Corn LawSamuel Whitbread, the brewer, pointed out that by this argument, the recent war had been a good thing as it had prevented the French exporting their wheat and that on those grounds, “it would be better to set Boney up again.” He was about to get his wish.
In the industrial towns, which were virtually unrepresented in parliament, there was furious opposition to the Bill. Petitions flooded in – for example one from Bristol signed by 40,000, and the petition from the City of London speaking of “unexampled distress and privation.” The newspapers were full of column after column detailing the petitions. Parliament panicked and the Bill was hurried through – within three weeks it was already receiving its third reading.
On Monday 6th the chanting of the mob outside Parliament could be heard in the Chamber “No Corn Bill! No Corn Bill!”
Although the mob was dispersed, violence broke out that night, supporters of the Bill had their houses attacked and violent disorder continued through the nights of Wednesday and Thursday. The army was called in, mob rule and revolution was feared and the Society pages noted that the Marchioness of Camden’s rout & card party at the family town house in Arlington Street was thin of company because of the unrest in the streets. Even the bad news of the retreat of British forces on 18th Jan, after an initially successful attack on New Orleans on 23 December, was lost in the furore over the riots and the Bill.
Then on Friday Napoleon entered Lyons in triumph and the garrison, in the process of being reviewed by King Louis XVIII’s brother, the Comte d’Artois, changed sides, pulling faces at the helpless prince. The same day the news of his escape finally reached London. The Corn Law Bill was pushed out of the headlines.Nathan_Mayer_Rothschild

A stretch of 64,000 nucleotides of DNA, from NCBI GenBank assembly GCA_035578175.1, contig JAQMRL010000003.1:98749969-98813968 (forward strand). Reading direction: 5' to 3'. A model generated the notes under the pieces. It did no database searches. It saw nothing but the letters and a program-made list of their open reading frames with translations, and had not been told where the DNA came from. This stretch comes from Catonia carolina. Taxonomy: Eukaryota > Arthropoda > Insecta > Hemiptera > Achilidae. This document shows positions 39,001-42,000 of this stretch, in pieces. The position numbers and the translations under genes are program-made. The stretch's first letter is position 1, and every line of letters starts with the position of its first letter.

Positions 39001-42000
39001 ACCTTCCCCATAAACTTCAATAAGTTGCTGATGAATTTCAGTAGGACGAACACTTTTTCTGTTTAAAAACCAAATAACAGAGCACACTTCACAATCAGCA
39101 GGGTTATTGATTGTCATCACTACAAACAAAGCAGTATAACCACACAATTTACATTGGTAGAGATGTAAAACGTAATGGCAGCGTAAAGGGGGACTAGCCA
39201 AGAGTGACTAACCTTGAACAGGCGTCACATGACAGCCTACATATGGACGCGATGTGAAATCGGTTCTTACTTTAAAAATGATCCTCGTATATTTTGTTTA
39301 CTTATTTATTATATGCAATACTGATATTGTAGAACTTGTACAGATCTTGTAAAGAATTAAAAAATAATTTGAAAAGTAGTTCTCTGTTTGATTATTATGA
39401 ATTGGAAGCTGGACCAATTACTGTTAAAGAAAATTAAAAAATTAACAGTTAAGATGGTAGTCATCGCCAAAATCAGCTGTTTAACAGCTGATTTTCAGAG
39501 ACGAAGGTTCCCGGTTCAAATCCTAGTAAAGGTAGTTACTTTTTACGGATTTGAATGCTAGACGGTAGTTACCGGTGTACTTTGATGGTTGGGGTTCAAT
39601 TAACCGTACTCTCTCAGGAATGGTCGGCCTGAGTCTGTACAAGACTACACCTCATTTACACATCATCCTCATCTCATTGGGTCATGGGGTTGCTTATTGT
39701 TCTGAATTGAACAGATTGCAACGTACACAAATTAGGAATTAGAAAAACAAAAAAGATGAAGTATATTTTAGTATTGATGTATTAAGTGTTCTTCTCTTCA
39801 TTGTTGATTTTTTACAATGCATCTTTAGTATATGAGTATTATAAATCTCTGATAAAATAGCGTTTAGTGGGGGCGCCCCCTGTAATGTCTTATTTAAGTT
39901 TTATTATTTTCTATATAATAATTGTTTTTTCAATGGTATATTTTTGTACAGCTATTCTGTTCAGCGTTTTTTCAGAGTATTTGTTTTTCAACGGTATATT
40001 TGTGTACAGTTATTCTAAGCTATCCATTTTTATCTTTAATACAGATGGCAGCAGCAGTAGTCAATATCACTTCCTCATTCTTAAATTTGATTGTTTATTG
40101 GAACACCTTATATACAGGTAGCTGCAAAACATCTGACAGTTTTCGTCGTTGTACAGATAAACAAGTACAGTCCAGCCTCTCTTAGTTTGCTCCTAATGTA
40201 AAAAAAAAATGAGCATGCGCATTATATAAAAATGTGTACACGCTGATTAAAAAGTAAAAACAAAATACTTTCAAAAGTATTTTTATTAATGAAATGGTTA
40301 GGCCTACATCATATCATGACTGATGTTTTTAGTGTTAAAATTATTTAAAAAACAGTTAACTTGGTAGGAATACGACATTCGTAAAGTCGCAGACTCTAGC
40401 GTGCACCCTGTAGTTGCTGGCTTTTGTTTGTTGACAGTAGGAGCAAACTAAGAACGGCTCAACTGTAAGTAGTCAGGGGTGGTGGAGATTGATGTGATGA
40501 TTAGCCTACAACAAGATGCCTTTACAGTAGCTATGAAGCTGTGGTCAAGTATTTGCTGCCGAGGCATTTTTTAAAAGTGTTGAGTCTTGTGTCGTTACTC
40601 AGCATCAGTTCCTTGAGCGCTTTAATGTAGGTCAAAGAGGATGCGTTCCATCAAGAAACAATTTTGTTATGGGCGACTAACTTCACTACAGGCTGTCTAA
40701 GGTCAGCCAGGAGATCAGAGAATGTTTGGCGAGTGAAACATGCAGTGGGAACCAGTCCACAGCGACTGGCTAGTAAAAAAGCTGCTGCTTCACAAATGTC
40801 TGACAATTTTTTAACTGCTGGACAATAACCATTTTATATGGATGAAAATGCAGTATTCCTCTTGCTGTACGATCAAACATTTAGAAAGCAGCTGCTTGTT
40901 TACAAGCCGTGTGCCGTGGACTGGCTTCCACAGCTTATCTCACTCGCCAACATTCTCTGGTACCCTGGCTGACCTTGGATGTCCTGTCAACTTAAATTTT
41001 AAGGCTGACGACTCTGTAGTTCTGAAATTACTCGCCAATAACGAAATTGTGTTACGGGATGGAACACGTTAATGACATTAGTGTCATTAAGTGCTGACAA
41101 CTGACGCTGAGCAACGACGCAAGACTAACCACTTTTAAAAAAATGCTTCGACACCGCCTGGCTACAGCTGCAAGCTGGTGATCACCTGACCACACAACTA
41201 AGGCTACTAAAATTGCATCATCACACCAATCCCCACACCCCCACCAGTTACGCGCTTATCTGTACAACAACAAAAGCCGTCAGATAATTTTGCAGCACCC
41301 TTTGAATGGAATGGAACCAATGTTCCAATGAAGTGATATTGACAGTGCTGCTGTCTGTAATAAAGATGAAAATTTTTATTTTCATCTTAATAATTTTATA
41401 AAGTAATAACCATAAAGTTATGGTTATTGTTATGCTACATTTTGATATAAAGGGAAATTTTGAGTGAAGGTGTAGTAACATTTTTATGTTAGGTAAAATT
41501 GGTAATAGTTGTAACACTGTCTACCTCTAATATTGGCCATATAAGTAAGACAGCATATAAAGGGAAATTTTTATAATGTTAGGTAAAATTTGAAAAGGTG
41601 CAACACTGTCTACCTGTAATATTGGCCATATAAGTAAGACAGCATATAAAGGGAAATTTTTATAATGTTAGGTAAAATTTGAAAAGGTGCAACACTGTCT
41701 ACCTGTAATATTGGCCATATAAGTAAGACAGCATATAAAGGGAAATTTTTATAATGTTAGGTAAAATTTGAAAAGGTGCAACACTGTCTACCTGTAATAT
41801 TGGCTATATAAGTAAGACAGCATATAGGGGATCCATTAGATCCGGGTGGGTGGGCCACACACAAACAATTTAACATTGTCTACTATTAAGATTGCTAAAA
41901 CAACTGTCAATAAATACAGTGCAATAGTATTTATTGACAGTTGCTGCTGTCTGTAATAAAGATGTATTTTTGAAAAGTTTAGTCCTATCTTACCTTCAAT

In the words of the next day’s Morning Chronicle, “An extraordinary sensation was yesterday produced by the intelligence from France, of the landing of BONAPARTE at Frejus… the first notice of this most memorable event was announced by Mr Rosschild  [Nathan Mayer Rothschild, shown left], the Exchange Broker, who sold stock to the amount of 600,000l. on the receipt of the news by express from France.”
At the same time as the Rothschilds’ efficient intelligence network delivered the news, the British government received dispatches from Lord Fitzroy Somerset in Paris and the confirmation that Napoleon was in France reached Vienna.
Thanks to the stage and mail coach network the news spread across the country with incredible speed. James Oakes of Bury St Edmunds wrote in his diary on the 10th, “This morning by mail the acct came of Bonaparte’s making good his landing in France with 10 or 20,000 men.”
That day, the 10th March, the Corn Law was passed by 245 votes to 75 – without any disturbances on the street whatsoever.